Posted: 27 Mar 2015 Last revised: 26 May 2017
Date Written: January 23, 2015
Price transparency initiatives are typically undertaken by third parties to ensure that consumers can compare the prices of competing offers in markets where obtaining such information is costly. Such practices have recently become widespread, yet it is unclear whether the increased price competition due to lower search costs overcomes the potential for collusion between competitors due to lower price coordination costs. Motivated by this question, we investigate the effect of mandatory price posting (on large electronic signs) by competing gas stations on their pricing behavior in the Italian motorway. When prices are posted, the average price of gasoline decreases by 1 cent per liter, which represents about 20% of stations' margins. About half the price decrease can be attributed to the introduction of a sign posting a station's own price and those of its nearest neighbors, with the other half coming from the introduction of other signs posting the prices of other stations on the same road. Despite the price reduction, however, the introduction of signs seems to have little impact on price dispersion, suggesting that price uncertainty persists even after the policy is implemented. Analysis of customer transaction data confirms this finding, showing that less than 10% of consumers use the posted prices effectively.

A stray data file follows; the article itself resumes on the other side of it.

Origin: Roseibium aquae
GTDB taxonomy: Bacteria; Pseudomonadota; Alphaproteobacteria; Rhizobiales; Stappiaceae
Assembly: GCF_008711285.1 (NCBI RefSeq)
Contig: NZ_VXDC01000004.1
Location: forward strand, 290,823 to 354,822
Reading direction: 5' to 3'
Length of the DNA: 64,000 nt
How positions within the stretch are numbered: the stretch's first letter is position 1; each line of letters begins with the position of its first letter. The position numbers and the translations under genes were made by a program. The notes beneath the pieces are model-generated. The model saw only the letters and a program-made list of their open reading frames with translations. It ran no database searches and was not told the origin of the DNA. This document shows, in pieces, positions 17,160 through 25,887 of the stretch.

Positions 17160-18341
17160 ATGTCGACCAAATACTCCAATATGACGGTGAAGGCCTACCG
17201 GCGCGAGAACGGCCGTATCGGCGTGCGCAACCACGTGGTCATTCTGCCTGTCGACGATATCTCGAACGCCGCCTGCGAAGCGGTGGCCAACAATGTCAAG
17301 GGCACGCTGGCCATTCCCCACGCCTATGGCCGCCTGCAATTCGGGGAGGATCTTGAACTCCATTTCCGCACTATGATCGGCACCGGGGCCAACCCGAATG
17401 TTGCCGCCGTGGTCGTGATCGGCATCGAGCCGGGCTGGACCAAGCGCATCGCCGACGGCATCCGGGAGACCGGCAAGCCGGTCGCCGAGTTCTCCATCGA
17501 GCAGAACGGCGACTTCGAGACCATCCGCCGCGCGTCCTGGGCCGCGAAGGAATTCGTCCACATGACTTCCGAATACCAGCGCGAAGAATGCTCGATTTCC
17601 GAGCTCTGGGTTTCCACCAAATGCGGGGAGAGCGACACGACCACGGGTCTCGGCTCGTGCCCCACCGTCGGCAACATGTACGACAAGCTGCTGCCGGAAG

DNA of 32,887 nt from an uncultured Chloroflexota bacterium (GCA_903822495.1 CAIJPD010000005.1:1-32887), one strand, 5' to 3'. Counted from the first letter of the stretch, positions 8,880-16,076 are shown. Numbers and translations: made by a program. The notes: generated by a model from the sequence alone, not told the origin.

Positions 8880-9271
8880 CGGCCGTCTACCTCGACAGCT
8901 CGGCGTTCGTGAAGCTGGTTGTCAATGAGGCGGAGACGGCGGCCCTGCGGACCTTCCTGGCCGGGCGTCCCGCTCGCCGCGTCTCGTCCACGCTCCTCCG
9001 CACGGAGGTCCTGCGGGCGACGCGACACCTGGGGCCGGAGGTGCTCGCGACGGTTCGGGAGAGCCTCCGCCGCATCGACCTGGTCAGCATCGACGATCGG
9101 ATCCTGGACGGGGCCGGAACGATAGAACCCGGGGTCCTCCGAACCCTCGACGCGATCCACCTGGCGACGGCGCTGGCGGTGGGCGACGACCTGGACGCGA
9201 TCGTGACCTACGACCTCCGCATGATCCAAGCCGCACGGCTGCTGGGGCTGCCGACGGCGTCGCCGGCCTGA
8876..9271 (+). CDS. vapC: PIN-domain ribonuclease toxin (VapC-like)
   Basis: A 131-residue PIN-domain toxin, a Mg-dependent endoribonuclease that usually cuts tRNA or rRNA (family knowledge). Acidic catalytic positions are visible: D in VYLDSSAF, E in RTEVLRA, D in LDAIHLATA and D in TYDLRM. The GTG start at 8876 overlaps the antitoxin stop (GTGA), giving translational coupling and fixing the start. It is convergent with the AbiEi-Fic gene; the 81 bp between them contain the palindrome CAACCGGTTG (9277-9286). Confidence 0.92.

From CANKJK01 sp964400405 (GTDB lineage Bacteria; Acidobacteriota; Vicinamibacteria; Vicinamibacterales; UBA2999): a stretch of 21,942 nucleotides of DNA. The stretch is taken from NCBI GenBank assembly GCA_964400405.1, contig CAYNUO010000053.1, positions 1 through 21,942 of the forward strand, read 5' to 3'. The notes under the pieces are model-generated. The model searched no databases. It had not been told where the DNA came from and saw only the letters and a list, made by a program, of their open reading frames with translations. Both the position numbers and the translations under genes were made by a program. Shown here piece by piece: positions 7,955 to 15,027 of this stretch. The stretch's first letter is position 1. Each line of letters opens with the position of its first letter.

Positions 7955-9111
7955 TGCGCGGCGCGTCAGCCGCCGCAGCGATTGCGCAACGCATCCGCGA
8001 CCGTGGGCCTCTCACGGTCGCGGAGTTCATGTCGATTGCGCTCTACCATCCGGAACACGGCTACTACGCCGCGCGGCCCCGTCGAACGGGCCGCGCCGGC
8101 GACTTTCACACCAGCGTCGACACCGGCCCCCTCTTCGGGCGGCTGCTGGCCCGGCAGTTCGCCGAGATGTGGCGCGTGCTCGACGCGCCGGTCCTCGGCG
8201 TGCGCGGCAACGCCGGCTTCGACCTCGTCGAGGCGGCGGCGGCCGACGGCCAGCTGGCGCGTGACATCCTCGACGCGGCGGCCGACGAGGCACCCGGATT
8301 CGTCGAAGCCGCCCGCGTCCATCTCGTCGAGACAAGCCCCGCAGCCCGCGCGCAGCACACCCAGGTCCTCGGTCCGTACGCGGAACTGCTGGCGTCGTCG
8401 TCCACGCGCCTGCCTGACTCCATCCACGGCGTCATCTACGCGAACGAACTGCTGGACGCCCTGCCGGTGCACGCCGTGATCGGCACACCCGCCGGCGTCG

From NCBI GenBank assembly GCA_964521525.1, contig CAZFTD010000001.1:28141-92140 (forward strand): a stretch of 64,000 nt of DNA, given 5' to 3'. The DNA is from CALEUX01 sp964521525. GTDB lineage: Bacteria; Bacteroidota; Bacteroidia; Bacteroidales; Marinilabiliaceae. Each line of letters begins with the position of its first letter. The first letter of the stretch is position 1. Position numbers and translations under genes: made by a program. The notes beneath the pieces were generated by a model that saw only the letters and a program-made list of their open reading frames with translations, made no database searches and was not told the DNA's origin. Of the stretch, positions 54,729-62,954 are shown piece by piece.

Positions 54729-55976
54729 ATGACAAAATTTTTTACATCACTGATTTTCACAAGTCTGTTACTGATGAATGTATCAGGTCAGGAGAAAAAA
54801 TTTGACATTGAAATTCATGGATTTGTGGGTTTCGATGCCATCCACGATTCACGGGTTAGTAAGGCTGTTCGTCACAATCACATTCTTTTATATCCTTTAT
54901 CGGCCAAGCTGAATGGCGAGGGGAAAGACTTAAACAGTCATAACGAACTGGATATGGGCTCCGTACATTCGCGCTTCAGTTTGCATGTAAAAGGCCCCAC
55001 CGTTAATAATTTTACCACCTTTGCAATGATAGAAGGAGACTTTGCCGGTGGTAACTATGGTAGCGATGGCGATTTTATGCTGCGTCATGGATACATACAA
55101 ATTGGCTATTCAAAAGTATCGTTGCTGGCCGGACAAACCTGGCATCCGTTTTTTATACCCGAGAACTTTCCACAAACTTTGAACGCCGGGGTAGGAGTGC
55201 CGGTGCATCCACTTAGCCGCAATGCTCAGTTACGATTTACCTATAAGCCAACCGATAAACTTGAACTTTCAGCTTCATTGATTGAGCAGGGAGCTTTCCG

Keywords: price transparency, posted prices, retail competition, price information, difference-in-differences
Suggested Citation: Suggested Citation
Rossi, Federico and Chintagunta, Pradeep K., Price Transparency and Retail Prices (January 23, 2015). Chicago Booth Research Paper No. 15-11. Available at SSRN: https://ssrn.com/abstract=2585228 or http://dx.doi.org/10.2139/ssrn.2585228